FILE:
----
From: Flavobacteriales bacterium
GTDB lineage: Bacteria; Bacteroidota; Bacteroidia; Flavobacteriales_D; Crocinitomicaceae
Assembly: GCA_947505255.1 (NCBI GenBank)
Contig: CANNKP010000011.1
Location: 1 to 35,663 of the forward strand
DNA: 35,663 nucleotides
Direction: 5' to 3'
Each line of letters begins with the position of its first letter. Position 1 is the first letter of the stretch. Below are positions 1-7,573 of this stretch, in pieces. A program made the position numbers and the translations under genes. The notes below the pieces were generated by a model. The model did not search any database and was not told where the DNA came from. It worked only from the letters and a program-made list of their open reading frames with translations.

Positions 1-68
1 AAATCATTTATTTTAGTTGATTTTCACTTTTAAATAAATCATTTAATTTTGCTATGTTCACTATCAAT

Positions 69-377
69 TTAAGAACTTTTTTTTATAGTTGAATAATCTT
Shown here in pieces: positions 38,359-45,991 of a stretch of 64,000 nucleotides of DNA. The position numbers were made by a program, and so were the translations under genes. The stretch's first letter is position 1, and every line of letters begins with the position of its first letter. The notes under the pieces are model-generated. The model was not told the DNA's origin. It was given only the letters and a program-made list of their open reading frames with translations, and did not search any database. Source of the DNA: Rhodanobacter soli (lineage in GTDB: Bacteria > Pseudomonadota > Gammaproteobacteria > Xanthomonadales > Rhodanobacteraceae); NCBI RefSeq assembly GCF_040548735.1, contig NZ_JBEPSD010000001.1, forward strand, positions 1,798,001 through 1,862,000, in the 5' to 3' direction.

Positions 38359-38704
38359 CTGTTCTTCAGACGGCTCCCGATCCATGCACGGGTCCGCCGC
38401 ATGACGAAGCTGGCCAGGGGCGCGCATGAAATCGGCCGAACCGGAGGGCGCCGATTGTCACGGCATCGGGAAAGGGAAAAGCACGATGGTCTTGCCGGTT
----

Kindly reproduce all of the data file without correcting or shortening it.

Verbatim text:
From: Flavobacteriales bacterium
GTDB lineage: Bacteria; Bacteroidota; Bacteroidia; Flavobacteriales_D; Crocinitomicaceae
Assembly: GCA_947505255.1 (NCBI GenBank)
Contig: CANNKP010000011.1
Location: 1 to 35,663 of the forward strand
DNA: 35,663 nucleotides
Direction: 5' to 3'
Each line of letters begins with the position of its first letter. Position 1 is the first letter of the stretch. Below are positions 1-7,573 of this stretch, in pieces. A program made the position numbers and the translations under genes. The notes below the pieces were generated by a model. The model did not search any database and was not told where the DNA came from. It worked only from the letters and a program-made list of their open reading frames with translations.

Positions 1-68
1 AAATCATTTATTTTAGTTGATTTTCACTTTTAAATAAATCATTTAATTTTGCTATGTTCACTATCAAT

Positions 69-377
69 TTAAGAACTTTTTTTTATAGTTGAATAATCTT
Shown here in pieces: positions 38,359-45,991 of a stretch of 64,000 nucleotides of DNA. The position numbers were made by a program, and so were the translations under genes. The stretch's first letter is position 1, and every line of letters begins with the position of its first letter. The notes under the pieces are model-generated. The model was not told the DNA's origin. It was given only the letters and a program-made list of their open reading frames with translations, and did not search any database. Source of the DNA: Rhodanobacter soli (lineage in GTDB: Bacteria > Pseudomonadota > Gammaproteobacteria > Xanthomonadales > Rhodanobacteraceae); NCBI RefSeq assembly GCF_040548735.1, contig NZ_JBEPSD010000001.1, forward strand, positions 1,798,001 through 1,862,000, in the 5' to 3' direction.

Positions 38359-38704
38359 CTGTTCTTCAGACGGCTCCCGATCCATGCACGGGTCCGCCGC
38401 ATGACGAAGCTGGCCAGGGGCGCGCATGAAATCGGCCGAACCGGAGGGCGCCGATTGTCACGGCATCGGGAAAGGGAAAAGCACGATGGTCTTGCCGGTT